How Hot Do Motorcycle Exhaust Pipes Get

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How Hot Do Motorcycle Exhaust Pipes Get – It’s riding season again and I was doing routine maintenance on my bike when I noticed that my exhausts were bad.

Moving from the South to the North West took its toll on my scooter. My pipes are starting to rust underneath, and the finish is starting to crack as the rust starts to spread.

How Hot Do Motorcycle Exhaust Pipes Get

How Hot Do Motorcycle Exhaust Pipes Get

Considering that a new set of pipes is around $400-$1200 depending on your model – there is only one option for me.

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Please read this whole thing first because the last step is difficult. If you can’t…find an alternative.

High smoke paint (paint) – available at all auto shops as an engine block paint. You can also use any high temperature paint – the Helix brand pictures I bought on are made for exhaust pipes. I would recommend the brand as it dries very quickly and is good for up to 2000 deg F intermittent operation (if you ride hot, your bike may melt).

Remove the tubes from your bike – Since I don’t know what kind of bike you have, I have to let you know that. All you want are the tubes and insert covers (if equipped) – keep all the other parts for reassembly.

Use your cable grinding cup on your side grinder to grind off the old finish – it comes off easily.

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After that, use the cup of the wire grinder to smooth the pipes and remove all the rust.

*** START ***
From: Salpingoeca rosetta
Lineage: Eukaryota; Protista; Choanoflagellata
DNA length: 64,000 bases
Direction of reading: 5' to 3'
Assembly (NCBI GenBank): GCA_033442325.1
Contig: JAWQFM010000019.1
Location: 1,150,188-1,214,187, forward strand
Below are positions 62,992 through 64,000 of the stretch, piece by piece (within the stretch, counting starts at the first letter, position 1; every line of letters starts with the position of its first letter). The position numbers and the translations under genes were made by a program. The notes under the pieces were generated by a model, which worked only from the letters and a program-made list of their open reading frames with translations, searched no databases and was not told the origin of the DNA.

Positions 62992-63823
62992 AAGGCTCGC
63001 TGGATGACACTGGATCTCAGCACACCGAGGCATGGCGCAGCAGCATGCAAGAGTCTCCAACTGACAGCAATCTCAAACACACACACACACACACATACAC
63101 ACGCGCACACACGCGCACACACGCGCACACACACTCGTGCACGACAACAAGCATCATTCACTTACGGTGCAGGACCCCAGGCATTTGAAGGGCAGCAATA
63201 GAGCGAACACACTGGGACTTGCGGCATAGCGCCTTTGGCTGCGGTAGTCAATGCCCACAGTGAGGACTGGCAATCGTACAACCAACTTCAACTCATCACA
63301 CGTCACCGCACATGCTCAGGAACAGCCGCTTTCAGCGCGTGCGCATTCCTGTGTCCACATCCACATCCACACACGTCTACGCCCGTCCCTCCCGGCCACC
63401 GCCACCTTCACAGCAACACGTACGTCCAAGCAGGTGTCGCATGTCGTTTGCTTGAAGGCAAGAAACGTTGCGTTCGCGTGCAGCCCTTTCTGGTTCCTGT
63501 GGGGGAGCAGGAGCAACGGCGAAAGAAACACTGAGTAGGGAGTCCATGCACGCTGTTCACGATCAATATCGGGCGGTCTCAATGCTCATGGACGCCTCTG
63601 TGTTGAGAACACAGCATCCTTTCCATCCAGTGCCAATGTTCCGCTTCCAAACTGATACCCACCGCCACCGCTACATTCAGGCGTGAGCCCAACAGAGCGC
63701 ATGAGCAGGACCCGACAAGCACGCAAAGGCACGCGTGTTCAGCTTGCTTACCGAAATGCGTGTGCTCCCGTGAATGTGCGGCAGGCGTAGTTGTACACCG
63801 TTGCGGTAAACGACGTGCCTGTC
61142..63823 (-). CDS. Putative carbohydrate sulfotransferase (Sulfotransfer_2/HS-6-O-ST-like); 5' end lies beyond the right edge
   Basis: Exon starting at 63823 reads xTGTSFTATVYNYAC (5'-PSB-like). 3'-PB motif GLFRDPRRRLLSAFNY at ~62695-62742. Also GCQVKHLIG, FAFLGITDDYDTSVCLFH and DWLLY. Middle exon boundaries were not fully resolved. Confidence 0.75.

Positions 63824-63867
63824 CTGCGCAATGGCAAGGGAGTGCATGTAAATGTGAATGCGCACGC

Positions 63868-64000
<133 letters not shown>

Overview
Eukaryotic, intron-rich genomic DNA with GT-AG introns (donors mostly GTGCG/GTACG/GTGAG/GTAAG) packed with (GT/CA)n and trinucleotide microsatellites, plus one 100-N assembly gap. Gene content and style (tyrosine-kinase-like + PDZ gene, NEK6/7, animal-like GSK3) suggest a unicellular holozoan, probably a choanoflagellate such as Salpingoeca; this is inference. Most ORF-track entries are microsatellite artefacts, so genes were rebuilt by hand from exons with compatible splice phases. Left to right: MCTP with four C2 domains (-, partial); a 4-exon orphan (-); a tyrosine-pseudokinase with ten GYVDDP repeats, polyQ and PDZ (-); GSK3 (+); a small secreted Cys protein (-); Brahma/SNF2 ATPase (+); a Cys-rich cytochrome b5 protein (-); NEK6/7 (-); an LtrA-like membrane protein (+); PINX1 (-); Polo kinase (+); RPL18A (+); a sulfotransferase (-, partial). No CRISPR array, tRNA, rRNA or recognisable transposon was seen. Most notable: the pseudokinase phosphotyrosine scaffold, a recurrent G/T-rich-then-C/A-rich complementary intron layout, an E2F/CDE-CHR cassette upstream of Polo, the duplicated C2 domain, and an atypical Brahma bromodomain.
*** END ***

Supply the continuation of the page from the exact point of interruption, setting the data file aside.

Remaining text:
Now that the finish is off, you need to clean the pipes a bit to get a good finish.

You can clean the outside of the tube with brake cleaner and let it dissolve. All oil and dust should be gone after spraying.

How Hot Do Motorcycle Exhaust Pipes Get

If you want, you can spray starch and choke cleaner on the pipe to get rid of the buildup.

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Place your tubes on the cardboard and spray your colored paint. Brush the nose high and try to get any build up, or you might get streaks. If there are streaks, wait for them to dry and sand them with your sandpaper and try again.

After covering both sides, take a clean cloth and wipe off any residue. It should leave you with a satin finish.

Alright, I’m not going to lose my heart. If you’re not sure about this, the instructions are from the rattle – I didn’t do it. To fully cure, your painted surfaces must be warm. If you have a pizza oven or something, you can do this if the pipes come off the bike. If not, you should do it this way.

Start the bike (with the tubes attached) and idle for 10 minutes, allowing the tubes to cool normally. WARNING:  Do this outdoors, as it creates smoke along the length of the pipes.

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Restart your bike and idle for 20 minutes, allowing the tubes to cool down normally. It still smokes. Without going into too much engineering or mentioning Bernoulli’s principle, yes, exhaust pressure is a thing, and even if you don’t really care.